Elizabethan poetry volumes tend to begin with a curious mixture of self-promotion and self-deprecation. The poet Robert Roche, for instance, warns his readers not to expect the invention or style of “Lucrece Rape-write” or the “famous Fairy Swain”:
My chicken-feathered wings, no imps enrich,
Pens not full sum’d, mount not so high a pitch.
The young Roche parodies E.K.’s account of Spenser “as a bird, whose principals be scarce grown out, but yet as that in time should be able to keep wing with the best.” His chicken feathers offer only a bumpy, uneven, and homely flight. So too, the poet Nicholas Breton imagines himself at the door of Parnassus, deciding whether to “press into the place/ where poets stand”:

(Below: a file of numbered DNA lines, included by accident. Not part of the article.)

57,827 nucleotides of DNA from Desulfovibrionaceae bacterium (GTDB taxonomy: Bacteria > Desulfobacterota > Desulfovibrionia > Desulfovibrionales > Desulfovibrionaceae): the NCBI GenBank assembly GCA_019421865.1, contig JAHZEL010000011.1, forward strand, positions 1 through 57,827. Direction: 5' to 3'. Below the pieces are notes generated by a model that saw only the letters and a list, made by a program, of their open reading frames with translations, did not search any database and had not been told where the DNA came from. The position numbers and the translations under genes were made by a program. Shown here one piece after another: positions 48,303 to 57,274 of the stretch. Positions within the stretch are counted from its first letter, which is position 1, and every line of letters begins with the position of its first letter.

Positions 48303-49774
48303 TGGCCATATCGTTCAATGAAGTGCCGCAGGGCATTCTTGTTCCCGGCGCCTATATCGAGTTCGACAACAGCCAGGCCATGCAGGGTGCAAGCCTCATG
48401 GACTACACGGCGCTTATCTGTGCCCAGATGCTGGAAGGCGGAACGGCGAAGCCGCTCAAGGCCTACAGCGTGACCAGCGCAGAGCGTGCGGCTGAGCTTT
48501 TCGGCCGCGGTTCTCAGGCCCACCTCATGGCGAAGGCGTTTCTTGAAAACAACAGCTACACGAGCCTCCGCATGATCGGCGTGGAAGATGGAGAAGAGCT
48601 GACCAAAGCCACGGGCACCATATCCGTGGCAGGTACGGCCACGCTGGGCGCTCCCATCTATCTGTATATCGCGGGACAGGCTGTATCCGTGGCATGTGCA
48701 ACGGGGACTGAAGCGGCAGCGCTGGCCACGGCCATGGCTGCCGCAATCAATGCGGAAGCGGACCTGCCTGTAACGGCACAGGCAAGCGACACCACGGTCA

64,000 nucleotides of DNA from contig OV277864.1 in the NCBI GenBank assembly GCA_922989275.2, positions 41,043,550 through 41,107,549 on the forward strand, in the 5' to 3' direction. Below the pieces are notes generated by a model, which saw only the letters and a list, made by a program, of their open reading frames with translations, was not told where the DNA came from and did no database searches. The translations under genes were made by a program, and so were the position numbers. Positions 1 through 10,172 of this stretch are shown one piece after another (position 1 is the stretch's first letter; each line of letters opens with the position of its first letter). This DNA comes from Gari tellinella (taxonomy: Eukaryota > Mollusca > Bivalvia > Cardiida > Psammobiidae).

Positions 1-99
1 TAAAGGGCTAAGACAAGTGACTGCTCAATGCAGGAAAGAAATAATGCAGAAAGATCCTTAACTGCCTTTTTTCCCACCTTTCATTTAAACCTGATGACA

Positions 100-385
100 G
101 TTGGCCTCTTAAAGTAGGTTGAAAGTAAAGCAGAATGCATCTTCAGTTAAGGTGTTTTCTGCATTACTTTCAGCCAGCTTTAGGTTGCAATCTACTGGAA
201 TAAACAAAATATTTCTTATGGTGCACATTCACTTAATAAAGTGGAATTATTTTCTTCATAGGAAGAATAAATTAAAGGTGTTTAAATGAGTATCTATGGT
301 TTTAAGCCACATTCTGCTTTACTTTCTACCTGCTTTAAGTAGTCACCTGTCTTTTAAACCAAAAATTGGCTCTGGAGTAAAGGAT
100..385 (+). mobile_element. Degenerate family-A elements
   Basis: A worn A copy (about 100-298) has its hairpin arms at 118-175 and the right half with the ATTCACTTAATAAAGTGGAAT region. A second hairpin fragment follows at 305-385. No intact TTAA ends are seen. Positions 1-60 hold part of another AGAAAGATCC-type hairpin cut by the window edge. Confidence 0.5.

No, no, (God wot) it is enough for me,
To stand without, and hearken at the door.
And through the key hole somewhat for to see…
But for all their sense of their own shortcomings, these writers (and countless others) attempt to explain the value of what they’re up to, what they’ve done and why they’ve done it. I’ve spent quite a bit of time mining these prefaces for accounts of writers to understand the work of writing, but it wasn’t until I reread these today, as I worked on building this site, that I realized how much bravery it takes to take off on chicken wings. I hope to use this space to wrestle with ongoing questions and passing fancies, to share little snippets I find as I work, and to reflect upon my practices as a teacher, writer, and researcher. But who knows–these things find a rhythm of their own, bumpy and uneven though it may be.
Image: “Chollerick” by William Marshall, from Foure Complexions [London: Peter Stent, 1662]. Image taken from the Folger’s excellent Luna database.